Top 5 Data Breach Excuses (Heard over the Cubicle Wall)

I always look forward to the insightful reports published by Ponemon Institute, and their latest, “The Post Breach Boom,” didn’t disappoint. The focus of this particular study was on what organizations do after the “Oh, crud!” moment when they discover that a data breach has occurred. There’s a lot of great info here, but I want to hone in on just one of the findings, summarized in a table captioned, “How the Non-malicious Breach Occurred,” or what I might rather title, “The Top 5 Breach Excuses (Heard over the Cubicle Wall).”
Here they are—slightly paraphrased data breach excuses from the Ponemon originals:

  1. “But I dragged all those files into the recycle bin and emptied it.” The number one cause of security and privacy breaches? The failure to degauss or completely wipe a device containing sensitive data. Digital dumpster diving is alive and well, on the rise, and easier than ever.
  2. “Have you seen my thumb drive, the one that looks like a little skateboard?” I’m willing to bet that the proverbial “lost device containing sensitive data” will soon overtake the current top offender. Can you spell BYOD?
  3. “Oops! I think I just cc’d the whole list.” Many non-malicious data breaches occur in the careless transmission or transit of sensitive date to a third party, whether it involves inappropriate data or unintended recipients—or both.
  4. “You mean I need to password protect my phone?” A close cousin of this one is, “But I’ve never had a problem at Coffeenet Cafe.” Employees routinely compromise sensitive data using insecure Internet applications or connections that get exploited in myriad ways.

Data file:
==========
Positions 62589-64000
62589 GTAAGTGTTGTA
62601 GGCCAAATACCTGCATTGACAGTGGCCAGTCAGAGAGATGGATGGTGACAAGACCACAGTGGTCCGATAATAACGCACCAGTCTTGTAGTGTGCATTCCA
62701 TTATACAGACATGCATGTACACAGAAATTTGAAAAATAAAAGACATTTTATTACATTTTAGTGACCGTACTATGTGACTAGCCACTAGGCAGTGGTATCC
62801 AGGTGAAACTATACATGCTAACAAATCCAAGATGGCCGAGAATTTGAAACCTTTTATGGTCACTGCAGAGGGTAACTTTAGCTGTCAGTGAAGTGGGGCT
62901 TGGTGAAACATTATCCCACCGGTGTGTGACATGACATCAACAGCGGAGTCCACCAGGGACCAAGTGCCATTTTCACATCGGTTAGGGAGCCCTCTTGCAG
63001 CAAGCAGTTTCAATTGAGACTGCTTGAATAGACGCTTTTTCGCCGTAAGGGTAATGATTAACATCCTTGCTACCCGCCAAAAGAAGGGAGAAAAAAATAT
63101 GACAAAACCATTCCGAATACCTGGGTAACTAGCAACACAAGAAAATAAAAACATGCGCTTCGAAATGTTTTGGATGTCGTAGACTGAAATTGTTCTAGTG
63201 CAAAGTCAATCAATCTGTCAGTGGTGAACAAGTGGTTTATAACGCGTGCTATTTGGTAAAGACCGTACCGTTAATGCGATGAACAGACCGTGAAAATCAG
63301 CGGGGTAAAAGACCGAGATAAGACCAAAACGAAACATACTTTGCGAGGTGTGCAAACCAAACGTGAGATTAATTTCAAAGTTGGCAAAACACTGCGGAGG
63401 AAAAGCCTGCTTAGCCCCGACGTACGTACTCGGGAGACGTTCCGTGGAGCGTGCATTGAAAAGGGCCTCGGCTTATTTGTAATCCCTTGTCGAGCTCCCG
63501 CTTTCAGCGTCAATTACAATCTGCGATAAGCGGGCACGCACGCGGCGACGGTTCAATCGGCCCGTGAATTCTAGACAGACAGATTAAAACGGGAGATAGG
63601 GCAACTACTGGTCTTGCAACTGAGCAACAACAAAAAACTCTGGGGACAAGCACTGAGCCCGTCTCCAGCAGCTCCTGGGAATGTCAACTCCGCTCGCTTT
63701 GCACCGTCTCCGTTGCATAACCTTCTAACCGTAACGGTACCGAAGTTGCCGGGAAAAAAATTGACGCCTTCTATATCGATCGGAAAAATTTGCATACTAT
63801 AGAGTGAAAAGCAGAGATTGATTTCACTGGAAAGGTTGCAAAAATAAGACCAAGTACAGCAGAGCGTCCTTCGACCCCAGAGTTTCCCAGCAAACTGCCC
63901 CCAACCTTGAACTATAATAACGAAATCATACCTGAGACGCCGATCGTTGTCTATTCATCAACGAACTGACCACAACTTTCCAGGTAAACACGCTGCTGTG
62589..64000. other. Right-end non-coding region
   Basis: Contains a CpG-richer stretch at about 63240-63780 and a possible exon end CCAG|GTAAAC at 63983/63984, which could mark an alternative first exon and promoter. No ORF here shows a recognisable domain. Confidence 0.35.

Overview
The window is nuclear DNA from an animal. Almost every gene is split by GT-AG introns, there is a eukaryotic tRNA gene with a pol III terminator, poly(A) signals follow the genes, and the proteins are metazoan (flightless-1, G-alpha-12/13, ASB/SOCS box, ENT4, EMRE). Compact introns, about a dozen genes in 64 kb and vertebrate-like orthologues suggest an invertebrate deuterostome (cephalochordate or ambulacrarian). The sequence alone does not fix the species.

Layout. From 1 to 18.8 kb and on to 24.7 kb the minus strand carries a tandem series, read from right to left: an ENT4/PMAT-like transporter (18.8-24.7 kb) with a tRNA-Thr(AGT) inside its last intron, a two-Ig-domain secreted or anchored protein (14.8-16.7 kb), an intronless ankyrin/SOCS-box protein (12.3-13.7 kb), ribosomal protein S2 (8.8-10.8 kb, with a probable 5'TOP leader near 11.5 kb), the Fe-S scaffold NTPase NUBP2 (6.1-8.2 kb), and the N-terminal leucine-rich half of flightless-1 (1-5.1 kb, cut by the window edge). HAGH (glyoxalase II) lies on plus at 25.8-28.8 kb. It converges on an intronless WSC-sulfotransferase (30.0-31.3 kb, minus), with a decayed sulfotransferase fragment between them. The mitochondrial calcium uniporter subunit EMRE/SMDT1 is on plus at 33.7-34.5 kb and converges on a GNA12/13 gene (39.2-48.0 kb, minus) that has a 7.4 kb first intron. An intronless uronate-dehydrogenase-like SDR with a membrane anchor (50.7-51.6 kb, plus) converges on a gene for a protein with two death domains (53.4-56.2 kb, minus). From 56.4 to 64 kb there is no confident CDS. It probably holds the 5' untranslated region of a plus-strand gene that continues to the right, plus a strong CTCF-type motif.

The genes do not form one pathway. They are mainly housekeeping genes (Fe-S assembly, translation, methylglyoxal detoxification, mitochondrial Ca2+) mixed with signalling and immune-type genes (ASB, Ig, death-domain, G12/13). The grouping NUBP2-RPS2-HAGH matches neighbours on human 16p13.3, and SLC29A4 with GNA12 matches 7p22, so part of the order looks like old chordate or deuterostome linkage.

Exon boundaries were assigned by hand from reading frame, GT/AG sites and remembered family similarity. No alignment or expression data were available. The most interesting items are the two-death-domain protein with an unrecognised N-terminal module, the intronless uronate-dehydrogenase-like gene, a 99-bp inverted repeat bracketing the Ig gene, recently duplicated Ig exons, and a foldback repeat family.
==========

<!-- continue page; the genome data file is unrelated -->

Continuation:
5. “Hey, you weren’t supposed to see that.” Rounding out the list is the breach resulting from an employee or contractor mistakenly given access to sensitive data. The folks at Cheezburger could have some fun with this one. Play fast and loose with confidential information and it will surely find its way beyond your walls.

Levity aside, breaches are a serious matter, and “insider risk” – even the non-malicious variety – is a primary cause of the trouble. It turns out a little ignorance goes a long way: Ponemon found that uninformed employee or contractor negligence was the leading cause of non-malicious breach incidents. And they’re not cheap, either. While less costly than the malicious variety, non-malicious data breaches were still found to average $500,000 per incident.
Lastly, the research also ventured into the reasons organizations failed to prevent a breach. Topping the list, no surprise, were the familiar people-centric causes:

  • Lack of in-house expertise
  • Inadequate security processes
  • Poor leadership

The good news is that they didn’t stay that way for long. As you might guess, the vast majority of those who suffered a data breach subsequently made the necessary corrective investments (including security awareness training) to prevent their painful recurrence. (Just like the people who installed a security system after they’d been burglarized.) So why not save yourself some money, grief, and a whole lot of professional and market embarrassment by shoring up the most vulnerable endpoint of all – your people – before you’re forced to write that $500,000 check.

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